Mice of Men Dreams of Commitment

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Of Mice and Mein The Dream of Commitment. Louis Owens The Eden myth looms large in Of Mice and Men (1937), the playnovella set along the Salinas River "a few miles south of Soledad" (Of Mice and Men, p. 1). And, as in all of Steinbeck's Califomia fiction, setting plays a central role in determining the major themes of this work. The fact that the setting for OfMice and Men is a Califomia valley dictates, according to the symbolism of Steinbeck's landscapes, that this story will take place in a fallen world and that the quest for the illusive and illusory American Eden will be of central thematic significance. In no other work does Steinbeck demonstrate greater skill in merging the real setting of his native country with the thematic…show more content…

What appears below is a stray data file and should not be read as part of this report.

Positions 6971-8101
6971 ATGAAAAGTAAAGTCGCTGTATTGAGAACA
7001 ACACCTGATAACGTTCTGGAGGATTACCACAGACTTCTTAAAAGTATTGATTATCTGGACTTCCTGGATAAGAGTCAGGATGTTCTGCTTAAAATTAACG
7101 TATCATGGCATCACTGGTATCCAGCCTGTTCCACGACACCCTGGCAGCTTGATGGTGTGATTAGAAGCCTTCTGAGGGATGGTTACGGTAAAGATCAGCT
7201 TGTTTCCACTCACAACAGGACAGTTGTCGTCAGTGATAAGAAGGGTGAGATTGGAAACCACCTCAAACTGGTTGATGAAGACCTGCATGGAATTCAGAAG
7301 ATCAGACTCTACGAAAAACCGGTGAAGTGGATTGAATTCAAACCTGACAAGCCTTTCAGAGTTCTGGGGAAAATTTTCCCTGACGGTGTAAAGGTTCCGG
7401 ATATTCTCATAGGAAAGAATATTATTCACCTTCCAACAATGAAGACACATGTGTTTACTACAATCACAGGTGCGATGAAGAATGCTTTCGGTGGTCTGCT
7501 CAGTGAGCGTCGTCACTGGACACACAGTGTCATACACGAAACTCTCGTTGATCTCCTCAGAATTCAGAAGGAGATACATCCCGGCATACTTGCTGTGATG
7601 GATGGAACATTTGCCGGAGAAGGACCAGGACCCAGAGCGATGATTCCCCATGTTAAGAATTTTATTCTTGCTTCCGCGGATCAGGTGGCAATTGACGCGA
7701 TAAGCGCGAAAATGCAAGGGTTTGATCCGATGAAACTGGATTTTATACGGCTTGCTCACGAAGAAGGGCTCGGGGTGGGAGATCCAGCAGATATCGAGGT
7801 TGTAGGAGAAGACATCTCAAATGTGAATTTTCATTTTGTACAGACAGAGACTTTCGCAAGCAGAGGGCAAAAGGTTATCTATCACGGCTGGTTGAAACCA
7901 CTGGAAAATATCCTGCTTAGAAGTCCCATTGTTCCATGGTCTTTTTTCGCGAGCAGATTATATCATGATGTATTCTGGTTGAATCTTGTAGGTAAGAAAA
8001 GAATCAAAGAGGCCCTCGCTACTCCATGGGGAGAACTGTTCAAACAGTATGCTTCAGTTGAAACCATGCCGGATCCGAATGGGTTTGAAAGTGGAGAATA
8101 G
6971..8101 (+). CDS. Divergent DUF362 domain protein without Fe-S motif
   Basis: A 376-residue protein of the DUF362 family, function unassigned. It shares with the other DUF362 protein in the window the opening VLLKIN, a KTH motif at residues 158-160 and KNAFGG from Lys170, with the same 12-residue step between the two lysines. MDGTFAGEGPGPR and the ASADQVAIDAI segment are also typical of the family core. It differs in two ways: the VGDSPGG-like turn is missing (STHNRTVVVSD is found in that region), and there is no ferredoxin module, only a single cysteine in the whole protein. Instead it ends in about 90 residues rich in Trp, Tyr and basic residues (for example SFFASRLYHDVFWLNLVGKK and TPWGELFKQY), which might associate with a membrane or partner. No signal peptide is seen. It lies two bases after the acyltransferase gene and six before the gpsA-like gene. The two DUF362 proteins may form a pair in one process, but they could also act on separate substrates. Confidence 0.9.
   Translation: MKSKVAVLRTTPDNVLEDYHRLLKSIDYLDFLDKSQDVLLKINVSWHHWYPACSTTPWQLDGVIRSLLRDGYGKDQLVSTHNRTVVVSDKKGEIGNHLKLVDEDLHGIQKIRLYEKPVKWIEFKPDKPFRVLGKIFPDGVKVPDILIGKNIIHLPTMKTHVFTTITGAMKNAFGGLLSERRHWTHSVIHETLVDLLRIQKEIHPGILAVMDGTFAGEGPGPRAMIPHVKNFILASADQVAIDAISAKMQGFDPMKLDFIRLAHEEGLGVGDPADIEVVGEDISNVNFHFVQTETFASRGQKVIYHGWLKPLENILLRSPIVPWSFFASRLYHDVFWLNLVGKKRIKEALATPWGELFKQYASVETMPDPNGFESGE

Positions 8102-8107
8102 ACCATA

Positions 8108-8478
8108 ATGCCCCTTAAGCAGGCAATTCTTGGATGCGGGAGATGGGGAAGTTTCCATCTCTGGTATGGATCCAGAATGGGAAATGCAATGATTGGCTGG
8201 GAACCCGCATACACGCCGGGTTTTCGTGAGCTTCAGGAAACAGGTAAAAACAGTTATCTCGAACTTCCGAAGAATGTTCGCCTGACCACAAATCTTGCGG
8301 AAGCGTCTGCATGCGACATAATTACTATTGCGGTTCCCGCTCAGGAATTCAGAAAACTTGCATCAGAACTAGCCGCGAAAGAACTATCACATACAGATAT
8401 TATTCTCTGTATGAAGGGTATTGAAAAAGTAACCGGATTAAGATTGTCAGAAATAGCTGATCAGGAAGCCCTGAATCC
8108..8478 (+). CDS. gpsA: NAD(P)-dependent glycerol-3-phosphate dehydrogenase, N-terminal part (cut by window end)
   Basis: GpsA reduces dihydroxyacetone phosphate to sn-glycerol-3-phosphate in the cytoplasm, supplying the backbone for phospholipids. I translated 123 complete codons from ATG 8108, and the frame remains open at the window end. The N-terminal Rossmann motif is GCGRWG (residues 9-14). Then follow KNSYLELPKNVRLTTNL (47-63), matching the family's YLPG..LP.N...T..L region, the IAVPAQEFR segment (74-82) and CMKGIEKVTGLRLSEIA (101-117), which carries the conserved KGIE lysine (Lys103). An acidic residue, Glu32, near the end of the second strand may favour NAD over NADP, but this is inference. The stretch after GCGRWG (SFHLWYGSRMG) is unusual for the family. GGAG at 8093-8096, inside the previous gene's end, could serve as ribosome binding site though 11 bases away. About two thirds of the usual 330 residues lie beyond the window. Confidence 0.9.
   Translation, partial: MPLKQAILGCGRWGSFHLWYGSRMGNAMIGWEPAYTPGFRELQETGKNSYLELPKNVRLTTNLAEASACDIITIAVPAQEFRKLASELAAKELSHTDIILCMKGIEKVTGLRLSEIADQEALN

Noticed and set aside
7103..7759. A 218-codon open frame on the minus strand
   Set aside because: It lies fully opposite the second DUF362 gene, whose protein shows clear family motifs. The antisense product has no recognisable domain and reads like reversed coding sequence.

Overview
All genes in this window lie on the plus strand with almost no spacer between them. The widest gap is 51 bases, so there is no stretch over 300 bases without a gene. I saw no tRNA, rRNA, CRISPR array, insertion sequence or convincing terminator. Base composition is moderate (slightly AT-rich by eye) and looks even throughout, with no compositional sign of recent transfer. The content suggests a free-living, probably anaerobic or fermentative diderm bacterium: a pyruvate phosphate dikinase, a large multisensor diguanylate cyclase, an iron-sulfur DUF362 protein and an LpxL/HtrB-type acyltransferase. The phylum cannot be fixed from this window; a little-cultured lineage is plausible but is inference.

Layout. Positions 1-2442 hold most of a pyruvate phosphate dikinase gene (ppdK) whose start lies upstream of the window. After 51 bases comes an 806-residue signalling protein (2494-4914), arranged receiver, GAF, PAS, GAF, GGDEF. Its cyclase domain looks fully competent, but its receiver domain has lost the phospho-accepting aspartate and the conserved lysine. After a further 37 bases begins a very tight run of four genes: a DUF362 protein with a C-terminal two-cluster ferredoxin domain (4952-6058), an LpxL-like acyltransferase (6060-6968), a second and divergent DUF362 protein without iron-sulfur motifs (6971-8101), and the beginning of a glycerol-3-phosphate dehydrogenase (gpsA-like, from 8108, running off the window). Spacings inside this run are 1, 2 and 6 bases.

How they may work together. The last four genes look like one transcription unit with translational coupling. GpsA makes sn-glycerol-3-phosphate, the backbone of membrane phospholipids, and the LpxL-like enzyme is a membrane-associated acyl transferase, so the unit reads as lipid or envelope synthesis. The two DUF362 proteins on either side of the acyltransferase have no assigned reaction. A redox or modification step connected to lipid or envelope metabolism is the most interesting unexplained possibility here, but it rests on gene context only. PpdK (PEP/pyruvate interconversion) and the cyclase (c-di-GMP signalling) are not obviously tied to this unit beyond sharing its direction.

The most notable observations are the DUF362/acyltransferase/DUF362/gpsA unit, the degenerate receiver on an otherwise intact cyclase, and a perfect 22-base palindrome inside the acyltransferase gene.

146 Critical Insights George and Lennie achieve all of this dream that is possible in the real world: they are their brother's keeper. Unlike the solitary Cain and the solitary men who inhabit the novel, they have someone who cares. The dream ofthe farm merely symbolizes their deep mutual commitment, a commitment that is immediately sensed by the other characters in the novel. The ranch owner is suspicious ofthe relationship, protesting, "I never seen one guy take so much trouble for another guy." Slim, the godlike jerkline skinner, admires the relationship and says, "Ain't many guys travel around together I don't know why. Maybe everybody in the whole damn world is scared of each other." Candy, the onehanded swamper, and Crooks, the deformed black stablehand, also sense the unique commitment between the two laborers, and in their moment of unity Candy and Crooks tum as one to defend Lennie from the threat posed by Curley's wife. The influence of George and Lennie's mutual commitment, and of their dream, has for an instant made these crippled sons of Cain their brother's keepers and broken the grip of loneliness and solitude in which they exist. Lennie's yeaming for the rabbits and for all soft, living things symbolizes the yeaming all men have for warm, living contact. It is this yeaming, described by Steinbeck as "the inarticulate and powerftjl yeaming of all
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